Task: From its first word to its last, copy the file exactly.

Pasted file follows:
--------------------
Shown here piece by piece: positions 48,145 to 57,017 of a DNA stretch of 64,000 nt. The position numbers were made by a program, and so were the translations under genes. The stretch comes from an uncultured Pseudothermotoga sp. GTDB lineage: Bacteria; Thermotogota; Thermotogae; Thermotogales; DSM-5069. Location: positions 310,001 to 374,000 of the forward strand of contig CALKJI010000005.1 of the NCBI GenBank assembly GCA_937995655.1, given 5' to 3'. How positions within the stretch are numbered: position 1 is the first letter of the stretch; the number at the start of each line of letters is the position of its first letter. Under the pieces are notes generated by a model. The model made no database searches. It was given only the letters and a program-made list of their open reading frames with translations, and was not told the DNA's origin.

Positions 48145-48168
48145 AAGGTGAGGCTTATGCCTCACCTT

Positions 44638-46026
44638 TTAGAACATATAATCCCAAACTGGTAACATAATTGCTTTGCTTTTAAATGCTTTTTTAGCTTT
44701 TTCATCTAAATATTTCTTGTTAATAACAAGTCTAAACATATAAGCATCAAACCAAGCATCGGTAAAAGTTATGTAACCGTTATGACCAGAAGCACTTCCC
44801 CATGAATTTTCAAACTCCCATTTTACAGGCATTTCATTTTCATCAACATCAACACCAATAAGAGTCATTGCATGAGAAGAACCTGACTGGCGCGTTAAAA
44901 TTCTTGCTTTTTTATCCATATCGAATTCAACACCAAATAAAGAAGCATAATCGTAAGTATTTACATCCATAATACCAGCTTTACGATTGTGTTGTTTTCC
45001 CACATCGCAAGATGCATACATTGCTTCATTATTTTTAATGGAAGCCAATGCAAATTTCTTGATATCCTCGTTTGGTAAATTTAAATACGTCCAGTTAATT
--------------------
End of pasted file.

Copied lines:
Shown here piece by piece: positions 48,145 to 57,017 of a DNA stretch of 64,000 nt. The position numbers were made by a program, and so were the translations under genes. The stretch comes from an uncultured Pseudothermotoga sp. GTDB lineage: Bacteria; Thermotogota; Thermotogae; Thermotogales; DSM-5069. Location: positions 310,001 to 374,000 of the forward strand of contig CALKJI010000005.1 of the NCBI GenBank assembly GCA_937995655.1, given 5' to 3'. How positions within the stretch are numbered: position 1 is the first letter of the stretch; the number at the start of each line of letters is the position of its first letter. Under the pieces are notes generated by a model. The model made no database searches. It was given only the letters and a program-made list of their open reading frames with translations, and was not told the DNA's origin.

Positions 48145-48168
48145 AAGGTGAGGCTTATGCCTCACCTT

Positions 44638-46026
44638 TTAGAACATATAATCCCAAACTGGTAACATAATTGCTTTGCTTTTAAATGCTTTTTTAGCTTT
44701 TTCATCTAAATATTTCTTGTTAATAACAAGTCTAAACATATAAGCATCAAACCAAGCATCGGTAAAAGTTATGTAACCGTTATGACCAGAAGCACTTCCC
44801 CATGAATTTTCAAACTCCCATTTTACAGGCATTTCATTTTCATCAACATCAACACCAATAAGAGTCATTGCATGAGAAGAACCTGACTGGCGCGTTAAAA
44901 TTCTTGCTTTTTTATCCATATCGAATTCAACACCAAATAAAGAAGCATAATCGTAAGTATTTACATCCATAATACCAGCTTTACGATTGTGTTGTTTTCC
45001 CACATCGCAAGATGCATACATTGCTTCATTATTTTTAATGGAAGCCAATGCAAATTTCTTGATATCCTCGTTTGGTAAATTTAAATACGTCCAGTTAATT